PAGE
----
Though the membership in the Corps of Cadets can never truly compare to service in the military, veterans say it can help pave the way for future service.

One of the most well-known facets of Texas A&M is the Corps of Cadets, a military-style organization with around 2,300 participating students that maintain tradition and teach leadership. The Corps forms the largest body of uniformed students outside of military academies, and more Cadets go on to become officers in the U.S. military than almost any other school.

Though the Corps and the military have similar elements, Kevin Newsom, Class of 2020, said there are both similarities and differences between the two.

“The lifestyle is almost identical,” Newsom said. “They utilize proper military structure, courtesies and traditions. However, the highest ranking cadet may be 23 at oldest. The top ranking cadet of the entire Corps has been there for only four years. The top ranking military officer on base has probably spent close to 25-30 years. Therefore, one has had a lot more time developing leadership styles than the other.”

Newsom said one of the most significant differences is that the responsibilities of military personnel greatly outweigh those of Cadets.

“In the military, these are people's lives you're dealing with,” Newsom said. “You're in charge of actual people and it's not uncommon to have to stay at the armory cleaning weapons until midnight because the Battalion XO deems weapons are still dirty when you've been cleaning for six hours already.”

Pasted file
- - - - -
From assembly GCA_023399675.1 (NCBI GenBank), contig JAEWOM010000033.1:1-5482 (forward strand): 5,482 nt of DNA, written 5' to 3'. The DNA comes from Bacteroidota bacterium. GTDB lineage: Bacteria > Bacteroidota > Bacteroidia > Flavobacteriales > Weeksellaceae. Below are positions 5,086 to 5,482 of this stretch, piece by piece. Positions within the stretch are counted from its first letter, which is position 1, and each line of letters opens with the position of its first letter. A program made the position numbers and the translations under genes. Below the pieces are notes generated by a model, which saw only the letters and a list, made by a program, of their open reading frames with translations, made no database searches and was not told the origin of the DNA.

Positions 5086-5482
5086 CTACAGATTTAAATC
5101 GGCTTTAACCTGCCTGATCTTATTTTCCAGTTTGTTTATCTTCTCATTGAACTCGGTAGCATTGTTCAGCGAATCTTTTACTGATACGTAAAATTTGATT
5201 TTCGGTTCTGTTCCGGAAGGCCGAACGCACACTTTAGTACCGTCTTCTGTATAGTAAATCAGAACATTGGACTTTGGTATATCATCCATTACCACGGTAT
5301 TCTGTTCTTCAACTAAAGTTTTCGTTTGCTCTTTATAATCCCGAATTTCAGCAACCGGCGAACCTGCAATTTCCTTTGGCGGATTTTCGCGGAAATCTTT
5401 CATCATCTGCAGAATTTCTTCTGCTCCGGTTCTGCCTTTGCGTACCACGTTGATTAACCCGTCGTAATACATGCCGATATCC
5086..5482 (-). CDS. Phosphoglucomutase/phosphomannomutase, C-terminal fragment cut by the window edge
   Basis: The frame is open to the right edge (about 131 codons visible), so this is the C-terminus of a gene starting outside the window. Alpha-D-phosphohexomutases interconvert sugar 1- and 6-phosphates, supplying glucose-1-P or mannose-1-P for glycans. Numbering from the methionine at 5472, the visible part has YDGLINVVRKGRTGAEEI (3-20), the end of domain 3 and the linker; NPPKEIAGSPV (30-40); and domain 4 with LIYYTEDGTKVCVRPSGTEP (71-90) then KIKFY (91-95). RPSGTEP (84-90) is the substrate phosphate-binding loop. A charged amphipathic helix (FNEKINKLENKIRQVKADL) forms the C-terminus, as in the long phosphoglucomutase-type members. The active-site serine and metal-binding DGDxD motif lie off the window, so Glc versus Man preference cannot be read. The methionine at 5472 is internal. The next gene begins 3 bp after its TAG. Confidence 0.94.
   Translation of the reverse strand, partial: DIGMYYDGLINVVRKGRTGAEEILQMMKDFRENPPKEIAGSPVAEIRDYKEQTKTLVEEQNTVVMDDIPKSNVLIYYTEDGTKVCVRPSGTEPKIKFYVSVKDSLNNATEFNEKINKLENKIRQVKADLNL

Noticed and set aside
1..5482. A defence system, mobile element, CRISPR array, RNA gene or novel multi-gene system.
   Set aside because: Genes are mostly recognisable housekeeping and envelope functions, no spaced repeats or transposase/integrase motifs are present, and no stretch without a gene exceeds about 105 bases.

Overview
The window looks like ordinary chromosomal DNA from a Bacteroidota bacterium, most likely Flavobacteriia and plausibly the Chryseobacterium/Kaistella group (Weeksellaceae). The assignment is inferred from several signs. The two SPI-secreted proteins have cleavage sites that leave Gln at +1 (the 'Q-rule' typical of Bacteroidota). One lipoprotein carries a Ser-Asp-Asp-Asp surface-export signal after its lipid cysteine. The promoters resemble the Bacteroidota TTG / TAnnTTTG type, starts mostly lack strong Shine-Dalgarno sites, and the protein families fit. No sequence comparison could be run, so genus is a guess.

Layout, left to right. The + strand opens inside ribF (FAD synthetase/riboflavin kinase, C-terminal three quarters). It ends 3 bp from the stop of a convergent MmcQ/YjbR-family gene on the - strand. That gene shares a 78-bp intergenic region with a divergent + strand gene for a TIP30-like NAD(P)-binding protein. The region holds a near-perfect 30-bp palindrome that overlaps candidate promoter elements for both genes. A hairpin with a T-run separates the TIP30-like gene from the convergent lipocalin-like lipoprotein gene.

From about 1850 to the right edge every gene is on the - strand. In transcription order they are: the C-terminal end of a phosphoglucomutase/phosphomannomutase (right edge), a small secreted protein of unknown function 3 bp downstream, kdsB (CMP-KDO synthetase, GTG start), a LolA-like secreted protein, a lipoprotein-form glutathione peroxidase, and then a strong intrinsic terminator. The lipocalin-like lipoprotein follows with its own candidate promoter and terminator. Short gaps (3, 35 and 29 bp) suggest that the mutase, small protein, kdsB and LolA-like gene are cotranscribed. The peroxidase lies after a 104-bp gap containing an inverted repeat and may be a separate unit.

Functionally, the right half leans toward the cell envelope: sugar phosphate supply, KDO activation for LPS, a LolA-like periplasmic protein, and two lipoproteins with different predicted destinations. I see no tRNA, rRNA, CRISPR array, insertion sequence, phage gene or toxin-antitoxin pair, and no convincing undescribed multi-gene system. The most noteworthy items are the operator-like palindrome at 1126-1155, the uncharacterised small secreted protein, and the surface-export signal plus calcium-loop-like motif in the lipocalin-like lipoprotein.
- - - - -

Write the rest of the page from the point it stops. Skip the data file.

Though there were obvious challenges being in the Armed Forces, Newsom said the experience was “the coolest job [he] got to do.”

Despite the far more severe nature of the military, Army veteran William Quillen, Class of 2011, said some of the mental and physical challenges he faced as a freshman in the Corps made him feel more prepared for basic training.

“Certain aspects of the Corps were actually more physically demanding for me as a fish than they were during basic or standard military training,” Quillen said.

Quillen said he encourages individuals who are looking for a family to join the Corps of Cadets or consider enlisting in the military.

President of the Student Veterans Association Ashlynn Sharp, Class of 2018, said being in the military is something that helped shape her life.

“My story is unique due to the fact that I started out as a fish in the Corps, interested in commissioning into the Air Force someday to serve my country,” Sharp said. “My mother wasn’t a fan of the military for no reason other than small town people back home that had a habit of putting their nose where it didn’t belong and scaring her. Since she didn’t want me to enlist straight out of high school, I decided that the Corps of Cadets was my next best bet.”

Sharp said she decided to enlist anyway because she felt a calling to serve her country and was interested in one day becoming an Air Force officer.

“I felt like I had finally found a place I was making a big impact,” Sharp said. “We were forced to help each other and push each other in ways we never knew we could succeed in. With so few females in the military, it was even more pertinent for us to stick together.”

After she had served for a few years, Sharp said she felt a pull back to Aggieland. She rejoined the Corps of Cadets, this time in the V-1 unit, which later merged with Delta Company to create a specific group for combat veterans.

“I hope that when I graduate I will be able to consistently keep giving back to the Aggie community and veterans the way they have given back to me,” Sharp said. “I wouldn’t be here today without these experiences and without the Aggies and veterans that came before me.”

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